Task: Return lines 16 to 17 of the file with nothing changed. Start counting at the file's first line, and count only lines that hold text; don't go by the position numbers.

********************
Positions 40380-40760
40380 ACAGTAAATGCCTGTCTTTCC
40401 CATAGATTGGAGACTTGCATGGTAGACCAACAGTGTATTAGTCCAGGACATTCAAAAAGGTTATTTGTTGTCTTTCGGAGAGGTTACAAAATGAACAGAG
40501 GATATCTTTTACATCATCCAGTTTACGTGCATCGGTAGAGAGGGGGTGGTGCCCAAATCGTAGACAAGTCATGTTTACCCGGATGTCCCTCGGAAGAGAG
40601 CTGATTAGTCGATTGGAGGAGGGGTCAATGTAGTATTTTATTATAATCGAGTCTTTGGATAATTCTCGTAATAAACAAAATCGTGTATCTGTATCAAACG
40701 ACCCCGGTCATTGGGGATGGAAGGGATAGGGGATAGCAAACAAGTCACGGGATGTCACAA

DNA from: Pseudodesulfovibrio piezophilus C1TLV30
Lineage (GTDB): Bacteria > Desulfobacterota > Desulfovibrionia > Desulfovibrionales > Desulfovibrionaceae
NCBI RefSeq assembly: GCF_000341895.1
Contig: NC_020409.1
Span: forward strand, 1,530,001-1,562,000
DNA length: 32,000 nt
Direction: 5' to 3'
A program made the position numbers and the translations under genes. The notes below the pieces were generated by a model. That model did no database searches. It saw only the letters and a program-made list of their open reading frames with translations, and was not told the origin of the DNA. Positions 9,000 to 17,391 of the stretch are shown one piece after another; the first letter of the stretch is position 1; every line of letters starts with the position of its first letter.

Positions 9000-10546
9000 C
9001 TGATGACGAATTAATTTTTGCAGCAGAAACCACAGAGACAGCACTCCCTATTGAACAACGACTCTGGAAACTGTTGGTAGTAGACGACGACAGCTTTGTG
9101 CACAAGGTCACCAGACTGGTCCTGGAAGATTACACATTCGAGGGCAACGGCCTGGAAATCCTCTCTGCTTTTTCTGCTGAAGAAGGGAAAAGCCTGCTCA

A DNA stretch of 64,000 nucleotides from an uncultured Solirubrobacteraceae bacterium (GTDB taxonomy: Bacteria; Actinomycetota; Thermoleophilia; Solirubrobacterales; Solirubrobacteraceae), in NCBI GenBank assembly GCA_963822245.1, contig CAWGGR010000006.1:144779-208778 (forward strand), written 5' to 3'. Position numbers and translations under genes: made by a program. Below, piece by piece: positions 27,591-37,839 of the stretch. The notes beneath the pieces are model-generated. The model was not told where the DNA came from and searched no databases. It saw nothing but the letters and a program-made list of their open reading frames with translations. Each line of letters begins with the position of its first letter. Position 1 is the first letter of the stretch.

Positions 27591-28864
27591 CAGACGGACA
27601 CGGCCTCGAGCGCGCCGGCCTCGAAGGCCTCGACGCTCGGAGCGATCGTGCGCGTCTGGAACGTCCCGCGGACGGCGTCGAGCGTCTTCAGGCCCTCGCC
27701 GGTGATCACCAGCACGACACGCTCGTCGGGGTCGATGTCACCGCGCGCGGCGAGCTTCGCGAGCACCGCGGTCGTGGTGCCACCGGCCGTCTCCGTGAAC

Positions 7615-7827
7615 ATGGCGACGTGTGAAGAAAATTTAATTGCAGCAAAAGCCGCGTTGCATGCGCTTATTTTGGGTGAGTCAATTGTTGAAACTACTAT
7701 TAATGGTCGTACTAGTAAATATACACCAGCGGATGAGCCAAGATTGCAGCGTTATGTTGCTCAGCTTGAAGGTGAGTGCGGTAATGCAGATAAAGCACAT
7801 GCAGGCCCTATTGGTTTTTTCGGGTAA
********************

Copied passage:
9000 C
9001 TGATGACGAATTAATTTTTGCAGCAGAAACCACAGAGACAGCACTCCCTATTGAACAACGACTCTGGAAACTGTTGGTAGTAGACGACGACAGCTTTGTG